Occasionally Drive doesn’t save my documents in the format I’d like when I try to save directly to it. This is mainly for spreadsheets – I don’t know why, and I probably just have to play around with it a bit more, but occasionally when I start working on an Excel spreadsheet and try to save directly to Google Drive, for some reason it saves it as an uneditable document. On the other hand, if I save it to my computer or server as an Excel spreadsheet and then upload it to Drive, I can usually get it to convert with no issues. Obviously, this is probably user error, but I always figure that if someone who is generally as tech savvy as me has difficulty with it, it’s probably not the most user-friendly feature, so it could probably use some improvement (and no, that isn’t meant to sound pompous – I just know that I tend to be able to figure those things out, whereas those who are not so computer-friendly will more than likely have a harder time with it; therefore, if I have a hard time with it, they may never figure it out.).

I love the ability to work in Drive with the various applications – like Aviary for quick and easy picture editing – as well as the ability to access documents while in Google Hangouts. Although, to be fair, that’s a holdover from Google Docs – but a great one for collaborations. I’ve worked on a few different writing projects and presentations just by combining the ability to chat in Google Hangouts with the ability to edit documents from Google Docs/Drive, and it has made for some fantastic products, thanks to ease of combining communication and document tools.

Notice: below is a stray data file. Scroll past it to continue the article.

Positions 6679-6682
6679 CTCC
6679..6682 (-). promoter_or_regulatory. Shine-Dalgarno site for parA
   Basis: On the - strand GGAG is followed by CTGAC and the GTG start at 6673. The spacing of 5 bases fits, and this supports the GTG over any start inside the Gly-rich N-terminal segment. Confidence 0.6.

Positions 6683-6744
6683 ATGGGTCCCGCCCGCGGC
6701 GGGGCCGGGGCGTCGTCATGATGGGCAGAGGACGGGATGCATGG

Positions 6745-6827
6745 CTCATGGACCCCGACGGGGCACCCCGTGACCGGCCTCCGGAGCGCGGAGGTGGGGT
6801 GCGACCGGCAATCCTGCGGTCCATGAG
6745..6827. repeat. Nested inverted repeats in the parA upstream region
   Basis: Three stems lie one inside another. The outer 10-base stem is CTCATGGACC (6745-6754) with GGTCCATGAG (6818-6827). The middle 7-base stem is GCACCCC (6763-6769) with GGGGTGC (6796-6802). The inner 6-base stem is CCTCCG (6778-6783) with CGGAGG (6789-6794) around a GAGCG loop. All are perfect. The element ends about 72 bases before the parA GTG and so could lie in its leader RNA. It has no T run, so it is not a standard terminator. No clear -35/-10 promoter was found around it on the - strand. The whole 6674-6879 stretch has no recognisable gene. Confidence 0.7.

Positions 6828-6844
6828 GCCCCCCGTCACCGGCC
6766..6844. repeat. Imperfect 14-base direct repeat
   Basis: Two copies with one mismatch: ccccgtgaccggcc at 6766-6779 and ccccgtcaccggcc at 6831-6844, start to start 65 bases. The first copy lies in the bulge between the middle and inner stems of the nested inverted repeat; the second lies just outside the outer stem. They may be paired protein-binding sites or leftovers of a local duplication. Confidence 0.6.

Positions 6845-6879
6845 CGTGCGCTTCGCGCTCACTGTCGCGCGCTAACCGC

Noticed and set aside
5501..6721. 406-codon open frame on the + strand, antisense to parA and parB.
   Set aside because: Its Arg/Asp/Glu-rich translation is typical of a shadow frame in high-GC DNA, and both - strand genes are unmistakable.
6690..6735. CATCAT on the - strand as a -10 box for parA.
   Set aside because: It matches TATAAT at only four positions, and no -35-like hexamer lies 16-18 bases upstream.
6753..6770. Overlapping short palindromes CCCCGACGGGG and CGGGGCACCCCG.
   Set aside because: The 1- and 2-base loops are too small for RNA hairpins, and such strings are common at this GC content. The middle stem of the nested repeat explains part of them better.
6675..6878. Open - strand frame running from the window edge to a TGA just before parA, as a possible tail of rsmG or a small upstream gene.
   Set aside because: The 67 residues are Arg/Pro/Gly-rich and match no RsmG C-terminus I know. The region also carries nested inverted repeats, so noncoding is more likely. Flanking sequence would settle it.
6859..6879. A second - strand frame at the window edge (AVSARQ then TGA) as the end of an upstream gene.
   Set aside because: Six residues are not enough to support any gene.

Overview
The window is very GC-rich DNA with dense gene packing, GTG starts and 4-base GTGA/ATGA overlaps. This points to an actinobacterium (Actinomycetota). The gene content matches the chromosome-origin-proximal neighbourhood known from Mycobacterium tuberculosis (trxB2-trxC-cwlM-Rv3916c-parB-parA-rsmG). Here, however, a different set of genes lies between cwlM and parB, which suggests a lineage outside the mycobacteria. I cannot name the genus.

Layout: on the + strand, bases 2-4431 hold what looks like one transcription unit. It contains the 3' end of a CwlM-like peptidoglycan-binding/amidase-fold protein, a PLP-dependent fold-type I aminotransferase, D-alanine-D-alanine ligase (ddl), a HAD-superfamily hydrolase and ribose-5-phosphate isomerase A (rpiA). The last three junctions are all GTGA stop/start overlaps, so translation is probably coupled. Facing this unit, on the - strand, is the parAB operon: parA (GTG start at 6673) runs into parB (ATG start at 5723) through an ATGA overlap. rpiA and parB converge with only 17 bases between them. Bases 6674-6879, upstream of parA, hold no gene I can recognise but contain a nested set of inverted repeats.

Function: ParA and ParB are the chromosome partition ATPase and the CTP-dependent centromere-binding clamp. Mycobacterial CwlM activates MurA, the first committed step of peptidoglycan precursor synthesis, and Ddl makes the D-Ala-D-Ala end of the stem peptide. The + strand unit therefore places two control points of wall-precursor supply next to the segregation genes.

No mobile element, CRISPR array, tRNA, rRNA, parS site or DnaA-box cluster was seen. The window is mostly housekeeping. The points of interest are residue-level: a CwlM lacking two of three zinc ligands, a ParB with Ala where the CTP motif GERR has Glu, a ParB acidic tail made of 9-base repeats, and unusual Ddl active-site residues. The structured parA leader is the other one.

So my overall grade at this point for Google Drive is a B+. There are a lot of amazing features, but I think there are a few that still need some fleshing out to be truly amazing, and I’d love it if there were more storage available for free, obviously. Have you been using Google Drive? What are your thoughts about it? Pros and cons?

Google Drive – A Review